The Germantown Museum

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In Times Past………..
By Andy Pouncey
June 15, 2006

Did you enjoy the last Annual Germantown Charity Horse Show?  You could easily tell that it takes a lot of volunteers to pull such a tradition together.  Over all of those years a great number of changes took place.  I continue with more from the late Betsy West.

In 1950, the Horse Show was held at the Ralph B. Hunt Field of M.C. Williams High School in Germantown.  A little more experience with horse shows began to reveal certain weaknesses in the facilities by 1951, and the founders began to envision the perfect horse show ring. 

 For instance, the judges’ stand was located in the middle of the ring and shielded the horse that broke its gate from being seen by the judge on the opposite side of the ring.  In another incident, the temporary ring was made of fencing stretched on metal fence posts.  In one roadster class, the hub of a bike wheel became caught in the wire fence.  The driver sustained the fall, but the need was established for a safety hub-rail to protect the bikes.

 On another occasion, a high-spirited jumper jumped the gate that enclosed the ring, so the founders planned an in gate and out gate.  With these issues in mind, the Germantown Charity Horse Show Association (GCHSA) sought to find a new site for the show.

 A 16-acre tract owned by Earl Dickey lay just east of the high school football field.  The Oak Grove Hunt had been allowed to construct a three-quarter mile track around this property before, for the purpose of holding the Oak Grove Spring Mule Races.

 The racetrack had been constructed on the rim of a natural bowl, with a levee built up on the lower side.  Bart Mueller saw the site’s features as perfect for a horse show arena, and suggested enlarging the already low area to make a bowl with a natural stand on three sides.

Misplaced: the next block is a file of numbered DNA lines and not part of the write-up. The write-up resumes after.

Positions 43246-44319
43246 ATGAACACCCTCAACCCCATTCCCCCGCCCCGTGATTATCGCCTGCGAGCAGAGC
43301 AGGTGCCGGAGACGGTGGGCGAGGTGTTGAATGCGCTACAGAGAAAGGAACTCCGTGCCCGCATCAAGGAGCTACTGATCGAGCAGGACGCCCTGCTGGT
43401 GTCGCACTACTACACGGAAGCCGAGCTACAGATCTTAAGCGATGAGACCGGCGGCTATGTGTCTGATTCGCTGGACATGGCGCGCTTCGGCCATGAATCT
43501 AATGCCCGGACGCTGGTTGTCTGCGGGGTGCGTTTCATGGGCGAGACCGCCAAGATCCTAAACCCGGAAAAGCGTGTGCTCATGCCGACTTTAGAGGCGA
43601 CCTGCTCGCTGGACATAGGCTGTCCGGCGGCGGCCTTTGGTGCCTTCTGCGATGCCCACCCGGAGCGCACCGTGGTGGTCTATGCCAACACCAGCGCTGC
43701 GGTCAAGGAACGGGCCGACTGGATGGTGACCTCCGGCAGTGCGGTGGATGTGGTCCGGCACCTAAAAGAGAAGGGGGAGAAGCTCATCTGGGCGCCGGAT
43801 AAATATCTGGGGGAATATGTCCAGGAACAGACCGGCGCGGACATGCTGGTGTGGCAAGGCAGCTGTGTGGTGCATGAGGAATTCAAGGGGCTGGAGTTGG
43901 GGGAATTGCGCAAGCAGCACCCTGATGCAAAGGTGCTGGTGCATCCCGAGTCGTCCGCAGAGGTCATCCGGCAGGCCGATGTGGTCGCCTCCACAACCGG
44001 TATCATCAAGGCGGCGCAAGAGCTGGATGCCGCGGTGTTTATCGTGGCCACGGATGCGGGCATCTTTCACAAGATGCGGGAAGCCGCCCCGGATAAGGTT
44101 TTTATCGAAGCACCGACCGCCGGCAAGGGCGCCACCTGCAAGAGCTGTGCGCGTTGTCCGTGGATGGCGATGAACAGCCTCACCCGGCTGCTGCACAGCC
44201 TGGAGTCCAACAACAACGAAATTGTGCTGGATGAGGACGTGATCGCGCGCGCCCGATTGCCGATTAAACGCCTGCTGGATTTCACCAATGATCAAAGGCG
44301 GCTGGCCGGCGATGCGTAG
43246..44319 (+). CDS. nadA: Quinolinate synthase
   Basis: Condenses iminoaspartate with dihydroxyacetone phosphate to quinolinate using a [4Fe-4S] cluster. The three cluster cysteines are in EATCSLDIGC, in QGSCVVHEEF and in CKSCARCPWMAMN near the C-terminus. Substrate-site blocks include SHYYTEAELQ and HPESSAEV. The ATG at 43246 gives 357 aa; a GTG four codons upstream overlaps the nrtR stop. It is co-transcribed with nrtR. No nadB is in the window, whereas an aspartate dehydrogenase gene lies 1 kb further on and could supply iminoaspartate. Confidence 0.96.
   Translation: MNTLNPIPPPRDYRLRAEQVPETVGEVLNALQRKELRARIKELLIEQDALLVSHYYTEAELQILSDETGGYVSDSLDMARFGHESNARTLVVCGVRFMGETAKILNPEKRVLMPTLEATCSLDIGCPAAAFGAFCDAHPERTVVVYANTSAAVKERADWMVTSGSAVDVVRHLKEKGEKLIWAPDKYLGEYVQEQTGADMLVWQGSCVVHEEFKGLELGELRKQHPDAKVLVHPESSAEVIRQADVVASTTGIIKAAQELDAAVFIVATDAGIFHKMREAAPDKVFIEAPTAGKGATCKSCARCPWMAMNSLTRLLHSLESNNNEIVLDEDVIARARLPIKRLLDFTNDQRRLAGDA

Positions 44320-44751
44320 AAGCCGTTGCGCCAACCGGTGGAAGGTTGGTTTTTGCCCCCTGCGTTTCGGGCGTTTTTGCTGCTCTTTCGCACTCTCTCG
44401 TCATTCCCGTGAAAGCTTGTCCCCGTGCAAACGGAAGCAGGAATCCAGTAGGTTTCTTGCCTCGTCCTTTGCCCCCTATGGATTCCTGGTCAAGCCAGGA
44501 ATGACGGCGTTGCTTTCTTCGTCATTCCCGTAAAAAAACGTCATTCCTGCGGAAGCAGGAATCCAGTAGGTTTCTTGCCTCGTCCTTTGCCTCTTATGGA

Mr. Dickey agreed to sell the property, if the buyer guaranteed that the land would be used for community recreation only. 

 Directors of the Horse Show met at the schoolhouse with representatives from Oak Grove Hunt, Germantown Civic Club and the City of Germantown to discuss the possibilities and responsibility of achieving the dream arena.  Architect David McGehee gave a perspective on construction; C.C. (Bubba) Burford, the first City Manager, discussed the city’s interest in a custodial relationship; and John Stivers represented the horse show in discussion of legal and financial possibilities.

 The result…a community park that includes tennis courts, playgrounds and picnic grounds, as well as horse show facilities, and a sound program for financing the park. 

 Germantown Charity Horse Show Inc. issued bonds and offered them for sale to local citizens.  Some of the facilities were built from these funds and the balance from horse show proceeds.  Upon redemption of the bonds, the GCHSA was free to lend the Civic Club the necessary $2,000 down payment on the property purchase.  The Civic Club then deeded the park property to the City of Germantown with the warranty that it would forever be used for recreational purposes. 

 In order for the GCHSA to make permanent improvements, it was given a fifty-year lease with the understanding that by mutual agreement the lease could be renewed indefinitely.  The Civic Club continued to operate all concessions and, in addition, received a share of the profits from the horse show.  With these funds, an additional 16 acres between the arena and the woods was purchased.  This area was much needed for parking and eventually for more rings and stabling tents. 

The show ring was graded and enclosed with a board fence, whose hub rail was placed at the correct height to protect a bike; and a judges/announcer’s/secretary’s stand at the end separated the in gate from the out gate.  The design, drainage and auxiliary buildings were handled by Director/Architect David McGehee. 

 In 1954, their dream became a reality, and after the rain quit the show went on as scheduled. 
And so goes tradition………   

 

apouncey@ci.germantown.tn.us
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